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Morocco: irrigated area shrinks as drought empties reservoirs

January 17, 2024 at 3:51 pm

A man fishes in the river of Moulouya in Morocco on 2 November 2021 [FADEL SENNA/AFP/Getty Images]

Six consecutive years of drought have left Moroccan reservoirs at critical levels, prompting a big drop in the area of land being irrigated, the country’s water and agriculture ministers have revealed. According to Reuters, by mid-January, Morocco’s average reservoir filling rate had dropped to 23.2 per cent from 31.5 per cent a year earlier, water minister Nizar Baraka told a meeting on Tuesday.

A statement from the royal palace added that rainfall was 70 per cent lower than in an average year. The country’s second biggest reservoir, Al Masira, which serves the economic hub of Casablanca, is almost empty.

The worst drought in more than two decades prompted the Moroccan authorities to ban the use of drinking water to clean streets or irrigate parks in cities and to stop reservoir water being used to irrigate some key farming areas.

The decision took many farmers by surprise in the area of Taroudant in the Souss region, the main source of Morocco’s fresh produce, which supplies supermarkets across Europe and is a major source of export revenue.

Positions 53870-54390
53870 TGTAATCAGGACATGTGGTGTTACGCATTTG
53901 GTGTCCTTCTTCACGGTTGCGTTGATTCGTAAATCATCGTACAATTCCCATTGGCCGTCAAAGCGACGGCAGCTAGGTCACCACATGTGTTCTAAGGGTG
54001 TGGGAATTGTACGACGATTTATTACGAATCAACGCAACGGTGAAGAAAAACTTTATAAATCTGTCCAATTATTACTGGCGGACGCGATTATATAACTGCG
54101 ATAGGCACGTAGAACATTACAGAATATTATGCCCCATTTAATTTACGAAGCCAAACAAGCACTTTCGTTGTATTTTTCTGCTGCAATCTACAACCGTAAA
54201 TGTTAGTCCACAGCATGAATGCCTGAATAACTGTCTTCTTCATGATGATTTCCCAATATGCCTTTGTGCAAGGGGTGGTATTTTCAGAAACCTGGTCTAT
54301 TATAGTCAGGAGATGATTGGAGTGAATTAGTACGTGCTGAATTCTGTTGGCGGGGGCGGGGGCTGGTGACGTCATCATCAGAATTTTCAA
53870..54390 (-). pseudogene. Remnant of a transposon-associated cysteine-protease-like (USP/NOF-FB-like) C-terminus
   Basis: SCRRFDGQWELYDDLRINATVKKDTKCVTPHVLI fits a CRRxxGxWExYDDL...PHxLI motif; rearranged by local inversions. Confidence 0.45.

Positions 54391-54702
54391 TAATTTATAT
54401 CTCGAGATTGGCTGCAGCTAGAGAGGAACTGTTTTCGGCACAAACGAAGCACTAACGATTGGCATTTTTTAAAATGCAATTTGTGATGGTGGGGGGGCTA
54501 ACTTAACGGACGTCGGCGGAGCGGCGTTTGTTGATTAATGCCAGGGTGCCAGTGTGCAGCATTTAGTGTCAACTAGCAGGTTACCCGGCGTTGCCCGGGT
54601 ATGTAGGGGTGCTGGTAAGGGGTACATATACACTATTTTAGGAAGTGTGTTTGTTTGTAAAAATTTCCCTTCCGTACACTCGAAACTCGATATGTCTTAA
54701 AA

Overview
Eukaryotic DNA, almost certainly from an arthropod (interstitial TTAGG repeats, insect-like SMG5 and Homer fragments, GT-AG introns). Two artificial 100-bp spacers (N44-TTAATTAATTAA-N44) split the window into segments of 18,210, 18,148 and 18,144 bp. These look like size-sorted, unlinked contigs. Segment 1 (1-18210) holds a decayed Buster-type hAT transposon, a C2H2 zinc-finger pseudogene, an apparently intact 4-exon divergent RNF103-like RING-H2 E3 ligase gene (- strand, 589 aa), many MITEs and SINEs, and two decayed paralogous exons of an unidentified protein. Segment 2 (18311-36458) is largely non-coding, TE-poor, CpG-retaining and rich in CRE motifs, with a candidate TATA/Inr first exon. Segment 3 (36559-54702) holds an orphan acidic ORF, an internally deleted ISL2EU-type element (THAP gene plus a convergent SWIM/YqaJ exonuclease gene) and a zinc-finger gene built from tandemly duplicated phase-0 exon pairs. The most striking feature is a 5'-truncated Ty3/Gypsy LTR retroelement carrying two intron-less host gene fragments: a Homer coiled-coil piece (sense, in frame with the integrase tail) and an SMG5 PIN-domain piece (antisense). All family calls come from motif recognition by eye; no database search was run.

“Stopping reservoir irrigation has sapped my investment,” said Mbark N’Ait Ali, a banana and vegetable farmer in Taroudant. “This year’s production is in danger.” Wells have dried up in the area, with farmers having to dig down to 400 metres with no guarantee of finding enough water, he added.

This “violent drought” had forced a reduction in the reservoir-irrigated area to 400,000 hectares from 750,000 hectares before the dry spell, explained agriculture minister Sadiki. “Autumn crops are at a critical condition… we pray for rain.” The ploughed area with rain-fed cereals has dropped this year to 2.3 million hectares, from 3.65 million hectares last year, which was also a dry year, he pointed out.

Morocco’s statistics agency expects the cereals harvest to be less than average this year, meaning more wheat imports.

As well as building waterways and new dams and reservoirs, Morocco plans eight new desalination plants powered by renewables. It aims to produce 1.3 billion cubic metres of fresh water from desalination by 2035.

“We are afraid it will be too late when desalination will be ready to irrigate our farms,” commented N’Ait Ali.

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